"I'd like to see some of these guys today hit the ball where it's pitched instead of everybody trying to pull it over the fence. Now this third baseman for the Orioles -- Knight -- Knight does try to hit the ball around. If they pitch it on the outside, he'll hit it to right field. But Gerhart, he thinks every time he comes up there he should hit a home run. Seems to me they'd get on him about that thing."
Ollie and Bill were content to make baseball part of their lives; Cal Sr. made it his livelihood. From Canners catcher to a contract with the Orioles and years of playing and managing in the minor leagues. "He went on his little jaunts in the Midwest," said Ollie. The list of teams Cal Sr. played on and managed reads like a Greyhound timetable.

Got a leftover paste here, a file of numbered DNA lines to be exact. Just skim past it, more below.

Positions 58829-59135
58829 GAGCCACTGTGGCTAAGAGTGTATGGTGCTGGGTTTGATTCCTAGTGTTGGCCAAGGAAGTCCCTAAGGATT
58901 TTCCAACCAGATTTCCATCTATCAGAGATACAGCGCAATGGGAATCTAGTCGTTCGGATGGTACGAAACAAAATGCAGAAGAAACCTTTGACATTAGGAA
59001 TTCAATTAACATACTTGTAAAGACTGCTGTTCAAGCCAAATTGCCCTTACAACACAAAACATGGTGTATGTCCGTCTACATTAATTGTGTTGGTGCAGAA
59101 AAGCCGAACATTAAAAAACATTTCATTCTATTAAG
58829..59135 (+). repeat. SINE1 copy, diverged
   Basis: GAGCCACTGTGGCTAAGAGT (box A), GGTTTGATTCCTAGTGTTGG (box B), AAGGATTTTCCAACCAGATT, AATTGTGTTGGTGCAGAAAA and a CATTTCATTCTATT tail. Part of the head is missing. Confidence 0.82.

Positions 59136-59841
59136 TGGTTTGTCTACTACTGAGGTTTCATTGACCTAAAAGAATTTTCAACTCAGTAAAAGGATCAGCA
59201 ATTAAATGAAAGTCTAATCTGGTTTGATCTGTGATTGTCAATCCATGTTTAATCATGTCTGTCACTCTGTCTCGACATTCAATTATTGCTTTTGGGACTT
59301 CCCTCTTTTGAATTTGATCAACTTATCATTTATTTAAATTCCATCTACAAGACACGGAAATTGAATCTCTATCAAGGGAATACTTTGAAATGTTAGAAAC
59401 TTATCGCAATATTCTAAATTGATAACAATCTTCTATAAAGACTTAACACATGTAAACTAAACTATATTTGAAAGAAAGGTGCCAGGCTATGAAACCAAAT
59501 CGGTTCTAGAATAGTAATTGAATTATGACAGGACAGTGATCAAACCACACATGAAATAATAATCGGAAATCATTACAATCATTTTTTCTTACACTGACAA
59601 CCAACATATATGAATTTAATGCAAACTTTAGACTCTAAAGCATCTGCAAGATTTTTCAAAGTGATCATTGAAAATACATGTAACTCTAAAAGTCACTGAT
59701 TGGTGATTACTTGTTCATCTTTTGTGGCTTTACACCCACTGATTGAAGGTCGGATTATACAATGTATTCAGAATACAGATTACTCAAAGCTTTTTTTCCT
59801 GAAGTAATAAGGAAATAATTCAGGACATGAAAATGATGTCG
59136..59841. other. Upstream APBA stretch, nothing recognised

"He followed Weaver right around the horn. Of course, he didn't follow him immediately to the Orioles level, but he finally made it there. I just hope he has a little success out of it. His goal always was to be a big league manager. And he wanted to be in Baltimore if he could. I doubt that he'd ever consider going anywhere else. He might, but his roots are kind of here. He's interested in his home. When he has a chance, he's riding his mower around the yard, cutting the grass, trimming the bushes. He likes to get his old clothes on."
"He was very optimistic when he left here for this season," said Bill. "Little did he know what lay ahead. Little did he know."
"I was talking to his wife the other day," said Ollie. "I said, 'Has he blown his lid yet?' She said, 'No.'
"So I would say he's taking it pretty good so far. I've only talked to him once or twice on the phone, that's all. He doesn't need my advice. For Bill or me to say something to him, I think it's wrong. So I don't say anything."